The Work and Pensions Committee set out plans for an on-going inquiry into the role of the Pensions Regulator (TPR) and its regulation of defined benefit pensions in its joint parliamentary report on the collapse of BHS.
The report highlighted the risks involved with defined benefit pensions adding that there could be a case for stronger and more proactive regulation in order to prevent sponsor companies from evading pension responsibilities, therefore passing the burden onto other schemes that pay the Pension Protection Fund levy.
Frank Field, chair of the committee, said, “The lessons of BHS must be learnt. This may mean strengthening the powers and resolve of the Pensions Regulator to act early, quickly and firmly with those who seek to avoid their pension responsibilities.”
As part of its inquiry, the select committee has invited written evidence on defined benefit pensions regulation by TPR.
MPs will investigate the adequacy of defined benefit pension scheme regulation and the application of TPR’s regulatory powers, specifically in relation to the pension schemes of complex and multinational companies including BHS.
The inquiry will look at the level and prioritisation of resources by TPR.
The committee wants to find out whether a greater emphasis on supervision and more pro-active regulation would be appropriate and whether specific additional measures for private companies or companies with complex and multinational group structures are required.
It will also examine the pre-clearance system, including whether it is adequate for particular transactions including the disposal of companies with defined benefit schemes.
MPs will look at the powers relating to scheme recovery plans and the impact of TPR’s regulatory approach on commercial decision-making and the operation of employers.
The committee has also invited evidence on the Pension Protection Fund, which could be responsible for bailing out the BHS employees if Sir Philip Green fails to sort the retailer’s pension deficit.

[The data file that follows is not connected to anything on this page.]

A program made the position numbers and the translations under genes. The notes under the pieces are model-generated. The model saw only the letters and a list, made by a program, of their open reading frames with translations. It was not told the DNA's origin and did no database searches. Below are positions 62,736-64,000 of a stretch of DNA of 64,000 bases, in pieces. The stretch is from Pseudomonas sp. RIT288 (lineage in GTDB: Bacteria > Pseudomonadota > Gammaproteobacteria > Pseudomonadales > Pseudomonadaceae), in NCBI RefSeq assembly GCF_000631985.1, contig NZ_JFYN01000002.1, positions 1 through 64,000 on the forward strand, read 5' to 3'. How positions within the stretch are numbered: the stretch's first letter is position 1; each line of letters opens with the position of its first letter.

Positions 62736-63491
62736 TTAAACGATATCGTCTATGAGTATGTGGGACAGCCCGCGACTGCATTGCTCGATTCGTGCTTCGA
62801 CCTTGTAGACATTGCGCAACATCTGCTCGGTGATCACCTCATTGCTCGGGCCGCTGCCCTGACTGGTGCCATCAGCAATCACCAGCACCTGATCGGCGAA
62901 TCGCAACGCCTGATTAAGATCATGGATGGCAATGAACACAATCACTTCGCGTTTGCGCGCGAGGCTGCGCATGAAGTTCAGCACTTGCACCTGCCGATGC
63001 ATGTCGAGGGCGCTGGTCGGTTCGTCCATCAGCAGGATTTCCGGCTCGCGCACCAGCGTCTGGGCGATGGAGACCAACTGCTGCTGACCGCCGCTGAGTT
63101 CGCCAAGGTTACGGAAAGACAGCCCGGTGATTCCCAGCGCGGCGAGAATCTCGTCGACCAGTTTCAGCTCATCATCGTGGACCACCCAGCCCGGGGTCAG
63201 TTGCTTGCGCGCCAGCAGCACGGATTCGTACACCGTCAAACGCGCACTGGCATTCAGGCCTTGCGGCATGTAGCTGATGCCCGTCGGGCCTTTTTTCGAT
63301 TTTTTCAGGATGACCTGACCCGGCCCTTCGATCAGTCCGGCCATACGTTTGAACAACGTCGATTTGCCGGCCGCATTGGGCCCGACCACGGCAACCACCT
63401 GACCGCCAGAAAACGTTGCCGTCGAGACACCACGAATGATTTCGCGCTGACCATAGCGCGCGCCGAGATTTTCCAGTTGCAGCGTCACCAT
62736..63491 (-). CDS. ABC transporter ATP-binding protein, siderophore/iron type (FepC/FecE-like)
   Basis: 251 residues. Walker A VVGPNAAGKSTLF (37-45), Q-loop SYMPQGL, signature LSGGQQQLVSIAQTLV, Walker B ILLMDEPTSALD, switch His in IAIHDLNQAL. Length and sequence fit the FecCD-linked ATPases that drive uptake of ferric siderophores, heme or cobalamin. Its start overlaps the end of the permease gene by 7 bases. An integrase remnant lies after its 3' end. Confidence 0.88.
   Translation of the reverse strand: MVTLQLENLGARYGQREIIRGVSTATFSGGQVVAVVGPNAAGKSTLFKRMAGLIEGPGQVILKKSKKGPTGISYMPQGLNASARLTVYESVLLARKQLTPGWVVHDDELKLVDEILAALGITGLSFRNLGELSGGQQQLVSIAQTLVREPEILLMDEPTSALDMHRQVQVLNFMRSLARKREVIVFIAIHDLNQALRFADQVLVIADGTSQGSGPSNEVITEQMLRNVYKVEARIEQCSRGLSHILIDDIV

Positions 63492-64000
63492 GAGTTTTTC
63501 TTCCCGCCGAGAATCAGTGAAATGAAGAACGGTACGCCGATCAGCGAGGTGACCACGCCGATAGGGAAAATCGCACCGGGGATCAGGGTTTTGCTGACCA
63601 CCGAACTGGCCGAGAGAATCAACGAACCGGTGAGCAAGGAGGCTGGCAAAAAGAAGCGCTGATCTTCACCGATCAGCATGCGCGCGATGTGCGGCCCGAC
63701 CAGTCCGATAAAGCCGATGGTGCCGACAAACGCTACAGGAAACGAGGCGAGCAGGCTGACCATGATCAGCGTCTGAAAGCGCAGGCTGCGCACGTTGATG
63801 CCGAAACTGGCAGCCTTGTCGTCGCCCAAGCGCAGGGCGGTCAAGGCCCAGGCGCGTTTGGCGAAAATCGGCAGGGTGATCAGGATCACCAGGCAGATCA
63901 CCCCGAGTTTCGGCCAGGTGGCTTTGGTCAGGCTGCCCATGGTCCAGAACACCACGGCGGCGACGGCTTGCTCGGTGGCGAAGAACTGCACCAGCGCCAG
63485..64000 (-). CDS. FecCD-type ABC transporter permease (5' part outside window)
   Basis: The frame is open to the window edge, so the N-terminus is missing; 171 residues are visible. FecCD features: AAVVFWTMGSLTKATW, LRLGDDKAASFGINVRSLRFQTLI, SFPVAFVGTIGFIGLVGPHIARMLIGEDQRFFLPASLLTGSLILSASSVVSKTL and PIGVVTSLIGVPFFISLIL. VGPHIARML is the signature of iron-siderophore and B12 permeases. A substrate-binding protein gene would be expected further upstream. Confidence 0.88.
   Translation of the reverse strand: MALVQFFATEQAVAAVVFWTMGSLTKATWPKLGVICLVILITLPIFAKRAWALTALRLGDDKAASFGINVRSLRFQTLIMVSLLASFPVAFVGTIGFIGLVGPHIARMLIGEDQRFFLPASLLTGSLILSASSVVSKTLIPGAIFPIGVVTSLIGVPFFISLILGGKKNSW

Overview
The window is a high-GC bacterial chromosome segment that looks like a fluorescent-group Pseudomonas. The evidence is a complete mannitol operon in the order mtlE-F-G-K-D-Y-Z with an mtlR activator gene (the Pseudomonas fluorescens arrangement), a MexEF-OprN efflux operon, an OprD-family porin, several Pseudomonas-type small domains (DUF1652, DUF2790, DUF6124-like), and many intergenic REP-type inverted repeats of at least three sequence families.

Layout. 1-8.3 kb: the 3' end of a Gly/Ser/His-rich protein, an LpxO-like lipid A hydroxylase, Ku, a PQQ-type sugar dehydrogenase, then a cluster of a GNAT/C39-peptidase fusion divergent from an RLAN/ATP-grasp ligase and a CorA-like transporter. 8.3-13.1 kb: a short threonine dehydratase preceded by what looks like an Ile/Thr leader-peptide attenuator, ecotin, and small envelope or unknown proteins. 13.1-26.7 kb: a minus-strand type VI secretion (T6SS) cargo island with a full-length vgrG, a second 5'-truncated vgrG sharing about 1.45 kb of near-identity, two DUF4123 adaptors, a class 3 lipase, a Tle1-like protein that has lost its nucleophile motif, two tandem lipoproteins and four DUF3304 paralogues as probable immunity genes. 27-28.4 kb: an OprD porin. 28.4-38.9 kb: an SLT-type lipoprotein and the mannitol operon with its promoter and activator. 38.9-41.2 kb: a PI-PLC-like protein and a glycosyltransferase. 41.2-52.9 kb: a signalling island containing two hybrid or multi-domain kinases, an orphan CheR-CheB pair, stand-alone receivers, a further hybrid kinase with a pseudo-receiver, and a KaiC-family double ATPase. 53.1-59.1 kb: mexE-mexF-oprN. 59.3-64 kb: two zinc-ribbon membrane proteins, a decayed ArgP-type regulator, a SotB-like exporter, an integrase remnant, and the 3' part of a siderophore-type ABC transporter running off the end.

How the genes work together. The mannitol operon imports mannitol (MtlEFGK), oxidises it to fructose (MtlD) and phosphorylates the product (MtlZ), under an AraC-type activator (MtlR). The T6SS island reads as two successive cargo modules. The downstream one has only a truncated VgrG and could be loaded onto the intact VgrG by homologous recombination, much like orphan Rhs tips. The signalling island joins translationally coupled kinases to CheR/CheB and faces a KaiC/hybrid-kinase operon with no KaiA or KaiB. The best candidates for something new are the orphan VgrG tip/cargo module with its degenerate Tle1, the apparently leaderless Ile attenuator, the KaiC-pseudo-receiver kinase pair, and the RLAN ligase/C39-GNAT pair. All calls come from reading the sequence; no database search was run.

The committee will examine the sustainability of the PPF and the fairness of the PPF levy system and its impact on businesses and scheme members.
Evidence addressing the role and powers of pension scheme trustees as well as the relationships between TPR, PPF, trustees and sponsoring employees is also welcome.
Field added that a balance must be found so that “businesses that are run reputably and responsibly are not put under undue restriction.”
“Ultimately, defined benefit schemes must be placed on a sustainable footing,” he said.
The committee is therefore seeking evidence and recommendations on the balance between meeting pension obligations and ensuring the ongoing viability of sponsoring employers, including TPR’s objective to “minimize any adverse impact on the sustainable growth of an employer”; whether the current framework is generating inter-generationally fair outcomes; and whether the current wider environment, including historically low interest rates, warrants an exceptional approach.
Those wishing to provide evidence or recommendations to aid the committee’s inquiry have until 23 September to do so.
Responding to the joint parliamentary report into BHS, Lesley Titcomb, chief executive of TPR, said, “TPR is determined to achieve the best possible outcome for members of the BHS pension scheme and PPF levy payers.
“Our anti-avoidance investigation continues and we expect to have made significant progress by the end of this year.
“Discussions are ongoing with various parties and our focus remains on the members of the BHS pension scheme.”
Titcomb added, “We will reflect on the findings of this report and will engage fully with the next phase of the Work and Pensions Committee’s enquiries into defined benefit pensions. We have already written to the committee setting out our preliminary views on which aspects of the regulatory framework could be improved and we look forward to providing further input later this year.”